Unfortunately, I could not get to the bottom of this, and simply deleted Jenkins with helm delete jenkins --purge and reinstalled Jenkins to start from scratch. That seemed to have cleared up the error and everything started to work again. Many times after my initial install I found myself deleting and reinstalling Jenkins to get things to work properly, especially after the initial configuration changes.

If you are using Windows, you might run into an error that will say the command that you are trying to run is not found.

'ng' is not recognized as an internal or external command,
operable program or batch file.

This could be because the .bin folder was never created when npm install was running. One of the reasons may be that when you were running npm install, your terminal was not running as administrator. Also any other errors in the install process seem to break the generation of the .bin folder. To fix this, delete the node_modules directory and the package-lock.json file and reinstall from a terminal that is run as administrator.

Picking a Container

Picking the right container to run the commands for npm and ng proved to be difficult. My ideal containers are usually Alpine Linux images which have the tools necessary to execute a command that I need. This does mean that sometimes I use very specific containers that only have one tool installed on them. I also tend to use containers that are already defined and maintained by either the official tool creator, or something that is well maintained by the open source contributors. I encourage everyone to read the Dockerfile for the containers that they are planning to use and to understand what is in them and their complexity.

My requirements started with having angular-cli pre-installed on the image. I searched and tried several and settled on alexsuch/angular-cli. That worked well enough for the lint and build step, but failed on the unit test step, because karma requires a browser to execute the tests and none were installed on the docker image. Using the tag 6.1.2-chromium would have solved the problem, but that image has an outdated version of node and npm so it can’t be used with the latest angular version.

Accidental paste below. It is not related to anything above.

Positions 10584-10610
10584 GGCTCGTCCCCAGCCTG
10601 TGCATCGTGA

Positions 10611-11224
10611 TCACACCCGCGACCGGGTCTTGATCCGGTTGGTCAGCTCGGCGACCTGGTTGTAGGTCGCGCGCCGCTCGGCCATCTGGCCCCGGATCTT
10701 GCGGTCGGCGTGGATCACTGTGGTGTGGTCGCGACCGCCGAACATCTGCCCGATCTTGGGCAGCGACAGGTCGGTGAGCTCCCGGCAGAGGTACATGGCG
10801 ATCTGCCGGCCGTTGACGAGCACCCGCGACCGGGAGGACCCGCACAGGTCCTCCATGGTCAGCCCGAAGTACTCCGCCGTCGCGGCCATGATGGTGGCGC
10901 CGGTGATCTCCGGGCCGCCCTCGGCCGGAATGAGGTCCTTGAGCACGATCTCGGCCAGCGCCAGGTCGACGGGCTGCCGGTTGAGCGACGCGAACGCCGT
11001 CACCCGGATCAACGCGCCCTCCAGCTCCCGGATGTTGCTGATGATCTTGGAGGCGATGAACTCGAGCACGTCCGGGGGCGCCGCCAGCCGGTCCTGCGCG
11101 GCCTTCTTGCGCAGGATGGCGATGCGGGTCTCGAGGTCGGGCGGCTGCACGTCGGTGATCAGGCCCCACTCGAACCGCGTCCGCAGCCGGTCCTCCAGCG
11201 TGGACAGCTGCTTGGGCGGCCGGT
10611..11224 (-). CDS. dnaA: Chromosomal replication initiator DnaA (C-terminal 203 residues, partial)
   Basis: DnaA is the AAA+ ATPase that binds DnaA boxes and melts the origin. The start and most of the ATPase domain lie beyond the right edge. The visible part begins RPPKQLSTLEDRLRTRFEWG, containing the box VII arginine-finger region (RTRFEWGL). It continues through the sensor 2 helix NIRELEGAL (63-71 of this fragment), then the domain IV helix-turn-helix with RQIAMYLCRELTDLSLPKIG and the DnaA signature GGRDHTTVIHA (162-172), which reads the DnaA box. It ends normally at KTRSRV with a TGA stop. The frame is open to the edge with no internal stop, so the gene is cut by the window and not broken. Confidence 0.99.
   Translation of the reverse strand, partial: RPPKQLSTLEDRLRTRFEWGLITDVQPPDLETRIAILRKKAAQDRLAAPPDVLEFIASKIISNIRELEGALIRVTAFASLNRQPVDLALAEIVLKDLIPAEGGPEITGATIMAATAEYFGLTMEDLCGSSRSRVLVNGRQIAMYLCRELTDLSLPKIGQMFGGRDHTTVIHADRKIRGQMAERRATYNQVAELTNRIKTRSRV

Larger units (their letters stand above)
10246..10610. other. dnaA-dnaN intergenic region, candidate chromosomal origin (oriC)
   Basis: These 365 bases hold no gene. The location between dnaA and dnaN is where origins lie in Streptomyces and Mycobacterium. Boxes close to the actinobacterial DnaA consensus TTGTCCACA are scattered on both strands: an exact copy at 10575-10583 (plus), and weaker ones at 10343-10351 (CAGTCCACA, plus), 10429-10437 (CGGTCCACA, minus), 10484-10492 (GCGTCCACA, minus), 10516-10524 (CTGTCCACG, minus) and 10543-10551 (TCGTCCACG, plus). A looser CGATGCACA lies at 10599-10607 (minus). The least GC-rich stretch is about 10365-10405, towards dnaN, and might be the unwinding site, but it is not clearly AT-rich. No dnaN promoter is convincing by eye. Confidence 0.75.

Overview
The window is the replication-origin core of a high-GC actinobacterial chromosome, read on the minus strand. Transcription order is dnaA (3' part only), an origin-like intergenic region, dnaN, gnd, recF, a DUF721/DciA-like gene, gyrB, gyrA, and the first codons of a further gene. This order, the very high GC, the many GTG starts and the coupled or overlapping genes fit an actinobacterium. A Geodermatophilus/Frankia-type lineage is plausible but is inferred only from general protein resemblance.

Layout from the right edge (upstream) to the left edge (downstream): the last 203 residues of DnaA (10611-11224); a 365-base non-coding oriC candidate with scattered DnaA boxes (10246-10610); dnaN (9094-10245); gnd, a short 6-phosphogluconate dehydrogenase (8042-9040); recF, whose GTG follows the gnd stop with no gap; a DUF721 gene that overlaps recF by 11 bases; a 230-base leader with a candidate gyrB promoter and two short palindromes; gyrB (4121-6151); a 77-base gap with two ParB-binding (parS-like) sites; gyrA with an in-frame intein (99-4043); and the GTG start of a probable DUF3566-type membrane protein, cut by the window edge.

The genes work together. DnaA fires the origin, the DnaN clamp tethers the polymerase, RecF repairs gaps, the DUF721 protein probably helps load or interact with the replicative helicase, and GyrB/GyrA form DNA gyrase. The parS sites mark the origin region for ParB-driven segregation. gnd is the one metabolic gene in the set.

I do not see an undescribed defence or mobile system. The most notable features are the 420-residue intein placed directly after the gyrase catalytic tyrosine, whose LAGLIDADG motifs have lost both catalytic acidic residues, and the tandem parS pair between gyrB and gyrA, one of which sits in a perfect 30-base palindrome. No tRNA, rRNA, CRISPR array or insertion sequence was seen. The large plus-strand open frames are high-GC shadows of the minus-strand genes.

Later on, I realized I did not need angular-cli to be present on the machine and could just use the ng command from the node_packages. The requirements became something that has Chrome pre-installed, and preferably on an Alpine image. After further searching, I found one from Zenika/alpine-chrome which is an Alpine image with chrome installed and as the last step, it is cleaned up to decrease the size of the container. But using the image turned out to have a failure of a different kind.

sh: 1: cannot create /home/jenkins/workspace/JobRelationshipManager@tmp/durable-e64609b5/jenkins-log.txt: Permission denied
touch: cannot touch '/home/jenkins/workspace/JobRelationshipManager@tmp/durable-e64609b5/jenkins-log.txt': Permission denied
mv: cannot stat '/home/jenkins/workspace/JobRelationshipManager@tmp/durable-e64609b5/jenkins-result.txt.tmp': No such file or directory
...
process apparently never started in /home/jenkins/workspace/JobRelationshipManager@tmp/durable-e64609b5

After much digging and failing, I noticed that the image they built creates a chrome user and sets the image to that user. According to alenkomljen:

Important: Jenkins JNLP slave agent is running with Jenkins user. The Jenkins user UID/GID is 10000, which means that workspace owner is the same user. If you are using root user in other containers to do some work you will not have any problems. But, in above example, I used the official gradle container image which is running with the gradle user. The issue is that this user has UID/GID of 1000. This means that gradle commands will probably fail because of permission issues. To fix it you would need to update gradle container to use 10000 as UID/GID for the gradle user or to use custom JNLP slave agent image.